Xi Yang's case frightens local professionals
HONG Kong journalist Xi Yang's secret trial and stiff 12-year sentence have worried local financial professionals who are increasingly exposed to classified documents in China.
Industry sources say foreign professionals in China are increasingly vulnerable to accusations that they have leaked state economic secrets, given their frequent trips to China and the need to deal with classified documents.
These people include lawyers, accountants, and China researchers who are involved in H-share flotations.
''The way the Chinese authorities treated Xi Yang's case was very frustrating. It has also raised questions about whether some guidelines are needed to protect oneself against unknowingly trespassing on Chinese law,'' said one partner at a major law firm based in Hong Kong.
He said he used to bring the documents back to Hong Kong for further reading. But now he prefers to read them in China or simply ask local lawyers to deal with the documents.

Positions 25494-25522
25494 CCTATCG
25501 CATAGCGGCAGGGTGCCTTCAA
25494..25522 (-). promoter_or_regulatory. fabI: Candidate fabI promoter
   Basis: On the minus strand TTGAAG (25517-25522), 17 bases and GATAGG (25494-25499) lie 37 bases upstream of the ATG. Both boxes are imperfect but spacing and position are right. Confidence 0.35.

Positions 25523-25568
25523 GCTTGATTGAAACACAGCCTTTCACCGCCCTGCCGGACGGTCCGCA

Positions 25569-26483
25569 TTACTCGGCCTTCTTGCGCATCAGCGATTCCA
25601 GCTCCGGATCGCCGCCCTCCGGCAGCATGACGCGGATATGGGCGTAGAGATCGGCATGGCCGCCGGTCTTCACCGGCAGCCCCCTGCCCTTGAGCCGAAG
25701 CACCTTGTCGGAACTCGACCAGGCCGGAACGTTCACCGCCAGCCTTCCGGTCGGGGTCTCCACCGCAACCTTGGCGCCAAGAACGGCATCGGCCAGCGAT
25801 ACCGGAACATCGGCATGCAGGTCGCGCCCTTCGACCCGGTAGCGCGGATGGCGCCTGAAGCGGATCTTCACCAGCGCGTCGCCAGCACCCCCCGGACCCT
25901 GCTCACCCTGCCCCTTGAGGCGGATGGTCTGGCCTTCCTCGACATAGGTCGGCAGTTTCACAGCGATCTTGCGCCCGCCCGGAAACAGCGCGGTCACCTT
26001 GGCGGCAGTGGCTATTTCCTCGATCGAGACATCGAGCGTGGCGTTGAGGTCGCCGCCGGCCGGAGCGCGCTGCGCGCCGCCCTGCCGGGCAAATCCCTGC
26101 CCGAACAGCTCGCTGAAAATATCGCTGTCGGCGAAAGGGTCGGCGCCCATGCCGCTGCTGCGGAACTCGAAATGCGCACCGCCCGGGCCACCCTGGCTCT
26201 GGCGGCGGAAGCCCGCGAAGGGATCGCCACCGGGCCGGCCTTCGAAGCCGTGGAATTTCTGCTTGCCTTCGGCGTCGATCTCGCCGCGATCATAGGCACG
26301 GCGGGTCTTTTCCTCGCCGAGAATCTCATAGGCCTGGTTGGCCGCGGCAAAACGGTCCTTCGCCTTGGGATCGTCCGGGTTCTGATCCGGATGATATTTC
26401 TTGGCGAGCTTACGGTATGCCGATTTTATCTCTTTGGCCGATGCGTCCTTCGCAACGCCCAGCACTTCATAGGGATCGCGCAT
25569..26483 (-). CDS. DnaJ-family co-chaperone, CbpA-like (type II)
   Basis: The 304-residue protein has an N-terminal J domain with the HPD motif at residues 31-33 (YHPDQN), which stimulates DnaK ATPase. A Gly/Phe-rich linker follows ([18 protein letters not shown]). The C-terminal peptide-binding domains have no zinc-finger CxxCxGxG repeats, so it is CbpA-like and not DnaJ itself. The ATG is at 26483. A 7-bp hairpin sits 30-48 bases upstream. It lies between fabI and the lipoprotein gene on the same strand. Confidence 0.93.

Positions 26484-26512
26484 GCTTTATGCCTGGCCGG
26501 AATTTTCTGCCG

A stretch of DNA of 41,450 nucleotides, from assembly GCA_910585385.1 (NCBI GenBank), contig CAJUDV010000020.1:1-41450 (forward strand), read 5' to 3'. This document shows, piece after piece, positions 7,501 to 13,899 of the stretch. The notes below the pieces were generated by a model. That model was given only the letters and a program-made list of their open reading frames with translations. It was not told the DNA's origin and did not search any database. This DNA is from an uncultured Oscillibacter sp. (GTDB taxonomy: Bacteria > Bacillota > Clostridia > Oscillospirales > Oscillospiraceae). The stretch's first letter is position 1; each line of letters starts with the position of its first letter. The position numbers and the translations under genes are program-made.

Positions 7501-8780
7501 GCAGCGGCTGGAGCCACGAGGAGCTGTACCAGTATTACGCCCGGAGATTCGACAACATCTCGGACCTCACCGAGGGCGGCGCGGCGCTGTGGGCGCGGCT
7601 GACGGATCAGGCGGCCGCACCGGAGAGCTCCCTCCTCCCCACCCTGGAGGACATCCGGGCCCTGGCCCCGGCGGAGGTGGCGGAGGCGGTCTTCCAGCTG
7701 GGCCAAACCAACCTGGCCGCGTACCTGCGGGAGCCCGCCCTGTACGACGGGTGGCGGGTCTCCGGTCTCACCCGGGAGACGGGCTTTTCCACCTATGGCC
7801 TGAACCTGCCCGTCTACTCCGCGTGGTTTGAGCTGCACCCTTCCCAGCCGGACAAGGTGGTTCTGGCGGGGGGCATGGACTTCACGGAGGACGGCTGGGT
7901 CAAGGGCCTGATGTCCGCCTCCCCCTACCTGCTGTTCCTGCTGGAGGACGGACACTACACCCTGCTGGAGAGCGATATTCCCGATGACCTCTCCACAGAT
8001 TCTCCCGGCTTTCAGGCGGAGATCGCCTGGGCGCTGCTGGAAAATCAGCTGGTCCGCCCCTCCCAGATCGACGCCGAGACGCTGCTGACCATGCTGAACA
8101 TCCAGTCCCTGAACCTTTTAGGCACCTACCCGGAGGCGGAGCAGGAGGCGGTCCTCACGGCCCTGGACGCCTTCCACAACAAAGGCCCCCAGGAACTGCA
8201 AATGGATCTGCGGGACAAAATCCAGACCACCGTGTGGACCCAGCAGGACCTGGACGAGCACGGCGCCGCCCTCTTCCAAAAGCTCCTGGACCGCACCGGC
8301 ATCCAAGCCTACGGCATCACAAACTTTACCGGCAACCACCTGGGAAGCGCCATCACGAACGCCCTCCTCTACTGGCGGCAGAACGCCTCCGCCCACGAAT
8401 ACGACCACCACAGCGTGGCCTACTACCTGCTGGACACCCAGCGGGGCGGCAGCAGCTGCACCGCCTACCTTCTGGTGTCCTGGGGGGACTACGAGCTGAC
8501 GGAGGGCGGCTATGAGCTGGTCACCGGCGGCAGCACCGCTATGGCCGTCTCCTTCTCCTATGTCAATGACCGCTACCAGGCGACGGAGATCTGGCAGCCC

But another partner at an accounting firm which deals with H-share listings said asking mainland lawyers to endorse ''sensitive documents'' could be inefficient and time-consuming.
A stocks analyst covering China said he needed to ask Chinese officials about various macro-economic policies.
''Would the action constitute stealing or spying on state secrets? In the past, the general thinking was it only involved politics, but Xi Yang's case proves otherwise,'' he said.
''Perhaps the only assurance is the fact that China still needs foreign capital for its development. It is highly unlikely it will do anything to hinder that.'' Shenzhen authorities have pledged to crack down on smuggling of state economic secrets to Hong Kong.
A report published last week by the Hong Kong China News Agency said there had been 20 cases of tourists trying to leave China with classified documents in their luggage between January and March this year.
Shenzhen authorities dealt with 49 official document smuggling cases last year, an increase of almost 100 per cent on the year before.
The agency report said those caught were mostly Chinese citizens seeking to sell the documents to foreign businesses and Hong Kong public servants.
No details were given as to the nationality of those non-Chinese citizens caught, nor what happened to those who were apprehended.